Lawn caterpillars are about to become active in St. Augustine lawns. When you walk on the lawn the moths can be seen flying up and around you.

There are several kinds of caterpillars which can cause damage to all of our turf grasses. These caterpillars are actually the larval stage of moths.

The most damaging is the tropical sod webworm. Adults of the sod webworm are small, dingy brown moths about 3/4 inch across. These moths will fly up from the grass when you walk on or mow the lawn. Larvae are small, greenish caterpillars which are also about 3/4 inch long at maturity. Eggs are deposited on the grass blades by the moths and will hatch in about a week. The larvae begin to feed on the grass blades and cause noticeable damage within two weeks. Development from egg to adult takes about 12 weeks.

The newly hatched webworm larvae chew away tissues from the surface of the grass blades, leaving a colorless, membranous area on the leaves. As larvae mature, the grass is progressively chewed off and becomes ragged with notches chewed along the sides of the blades, and yellow to brown in color. Damaged areas are often first noticed along hedges and flower beds. The foliage may be almost completely stripped off in patches.

Injury normally begins in small areas, approximately two to three feet across. These spots enlarge, fuse, and may encompass large areas of the lawn when you have a heavy infestation. Grass under stress from hot, dry weather may be killed. However, healthy grass not suffering from lack of water can recover from a large amount of webworm feeding.

The webworms may be found by parting the grass in suspect areas and looking for small, green worms curled up on the soil surface and small green pellets of their excrement. A flashlight at night will reveal the caterpillars feeding on the grass blades. Newly hatched caterpillars cause very little visible damage to grass. It is not until they are almost full grown at 3/4 inch long that their feeding becomes noticeable. It appears to show up almost overnight.

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Cultural practices can influence the susceptibility of lawn grasses to webworms. Lush succulent growth caused by frequent applications of highly water soluble inorganic nitrogen fertilizers attracts the egg-laying female moths. Use of slow release nitrogen reduces damage from these pests.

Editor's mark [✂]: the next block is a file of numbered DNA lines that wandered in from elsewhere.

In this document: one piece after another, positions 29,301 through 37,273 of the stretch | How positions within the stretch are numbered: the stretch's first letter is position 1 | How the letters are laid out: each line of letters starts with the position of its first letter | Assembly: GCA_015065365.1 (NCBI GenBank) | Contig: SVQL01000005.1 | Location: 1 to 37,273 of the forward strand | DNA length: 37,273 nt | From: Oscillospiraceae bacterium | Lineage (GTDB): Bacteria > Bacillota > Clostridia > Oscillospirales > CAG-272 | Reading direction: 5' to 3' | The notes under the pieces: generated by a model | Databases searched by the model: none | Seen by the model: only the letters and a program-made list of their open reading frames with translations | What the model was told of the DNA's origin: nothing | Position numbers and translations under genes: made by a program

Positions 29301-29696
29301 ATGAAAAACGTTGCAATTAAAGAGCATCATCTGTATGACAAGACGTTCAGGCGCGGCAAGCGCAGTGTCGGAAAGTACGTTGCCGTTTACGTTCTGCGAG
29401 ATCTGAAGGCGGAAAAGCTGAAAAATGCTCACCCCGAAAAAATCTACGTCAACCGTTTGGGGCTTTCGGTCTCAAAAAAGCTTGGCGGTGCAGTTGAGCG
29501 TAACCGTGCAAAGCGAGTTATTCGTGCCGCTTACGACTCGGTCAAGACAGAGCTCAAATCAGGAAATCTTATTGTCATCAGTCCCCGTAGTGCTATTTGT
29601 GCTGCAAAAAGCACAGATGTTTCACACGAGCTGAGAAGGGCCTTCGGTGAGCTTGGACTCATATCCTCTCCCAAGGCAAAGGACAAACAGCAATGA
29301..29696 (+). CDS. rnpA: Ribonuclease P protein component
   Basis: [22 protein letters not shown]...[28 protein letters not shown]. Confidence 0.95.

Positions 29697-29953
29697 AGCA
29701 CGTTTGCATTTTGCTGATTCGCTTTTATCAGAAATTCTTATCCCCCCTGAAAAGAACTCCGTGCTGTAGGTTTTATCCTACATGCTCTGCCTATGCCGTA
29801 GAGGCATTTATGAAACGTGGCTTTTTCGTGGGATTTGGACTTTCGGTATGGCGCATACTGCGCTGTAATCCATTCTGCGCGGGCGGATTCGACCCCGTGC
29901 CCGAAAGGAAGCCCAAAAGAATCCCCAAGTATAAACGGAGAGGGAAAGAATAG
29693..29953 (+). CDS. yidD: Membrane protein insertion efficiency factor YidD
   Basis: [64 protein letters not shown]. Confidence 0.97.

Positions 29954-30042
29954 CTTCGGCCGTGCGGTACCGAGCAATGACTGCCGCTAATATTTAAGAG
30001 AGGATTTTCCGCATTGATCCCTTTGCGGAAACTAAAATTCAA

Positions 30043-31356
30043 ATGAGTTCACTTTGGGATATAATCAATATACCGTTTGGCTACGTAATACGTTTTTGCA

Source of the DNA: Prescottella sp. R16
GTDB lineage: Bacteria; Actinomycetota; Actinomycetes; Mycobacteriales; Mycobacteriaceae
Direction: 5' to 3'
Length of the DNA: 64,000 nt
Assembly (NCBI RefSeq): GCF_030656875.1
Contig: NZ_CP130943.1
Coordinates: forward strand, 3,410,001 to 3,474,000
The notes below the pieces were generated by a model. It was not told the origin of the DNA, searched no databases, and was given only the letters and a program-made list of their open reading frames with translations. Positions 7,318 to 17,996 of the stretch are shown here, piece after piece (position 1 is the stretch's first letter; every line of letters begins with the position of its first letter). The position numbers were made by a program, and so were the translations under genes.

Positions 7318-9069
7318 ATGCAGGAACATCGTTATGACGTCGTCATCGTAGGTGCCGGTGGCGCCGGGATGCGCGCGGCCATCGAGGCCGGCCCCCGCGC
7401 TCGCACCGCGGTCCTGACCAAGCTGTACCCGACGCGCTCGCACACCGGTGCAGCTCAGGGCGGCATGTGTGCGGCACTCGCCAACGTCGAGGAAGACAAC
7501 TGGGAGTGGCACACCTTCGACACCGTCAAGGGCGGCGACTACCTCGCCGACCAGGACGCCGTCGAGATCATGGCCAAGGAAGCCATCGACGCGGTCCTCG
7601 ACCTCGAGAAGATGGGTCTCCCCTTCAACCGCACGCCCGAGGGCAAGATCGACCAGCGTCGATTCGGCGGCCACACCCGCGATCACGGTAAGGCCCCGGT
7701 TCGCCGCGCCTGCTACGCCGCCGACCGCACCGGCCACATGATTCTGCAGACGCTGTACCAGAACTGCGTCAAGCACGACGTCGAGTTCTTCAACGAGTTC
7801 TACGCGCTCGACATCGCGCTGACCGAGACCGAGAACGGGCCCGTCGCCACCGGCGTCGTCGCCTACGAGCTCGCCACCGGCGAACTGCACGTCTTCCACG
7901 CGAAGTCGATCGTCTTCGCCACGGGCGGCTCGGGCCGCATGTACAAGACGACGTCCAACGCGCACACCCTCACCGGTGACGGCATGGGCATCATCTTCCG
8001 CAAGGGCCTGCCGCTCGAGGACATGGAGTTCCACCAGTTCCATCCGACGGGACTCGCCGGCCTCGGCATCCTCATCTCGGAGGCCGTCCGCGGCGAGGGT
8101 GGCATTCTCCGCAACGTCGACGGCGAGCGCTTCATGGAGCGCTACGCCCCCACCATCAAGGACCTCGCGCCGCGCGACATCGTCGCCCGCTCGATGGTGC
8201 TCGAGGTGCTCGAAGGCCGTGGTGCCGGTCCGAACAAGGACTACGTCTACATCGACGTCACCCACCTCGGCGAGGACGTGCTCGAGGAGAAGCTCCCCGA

A thick thatch layer is an excellent habitat for lawn caterpillars, and also chemically ties up insecticides, thereby reducing their effectiveness.

A number of beneficial insects and spiders are extremely efficient in reducing lawn caterpillar populations. The earwig, several spiders, ground beetles and the ichneumonid wasp are some of the more common predators and parasites which attack lawn caterpillars.

Insecticides sprayed on lawns for chinch bug control also kills these beneficial insects. Many times lawns have had minor damage from sod webworms until after treating for chinch bugs. Within one to two weeks these same lawns have to be treated for sod webworms as their feeding increases to damaging levels. Probably because the beneficial insects, which were keeping the webworm population in check, are no longer alive to do the job.

When it is determined that a pesticide needs to be applied for control Dipel, which is Bacillus thuringiensis, is a biological control which only kills caterpillars. Worms treated with Bacillus thuringiensis may require two to five days to die, but they are unable to feed after the first day.

To avoid the further reduction of beneficial insects, spot treatments can be applied when infestations are first noticed and the damaged area is very small. Also remember the moth stage does not cause any damage so trying to treat them will be futile.

Eileen and Peter Ward have owned a landscape and lawn maintenance company for 35 years. Eileen can be reached at or 239-394-1413.

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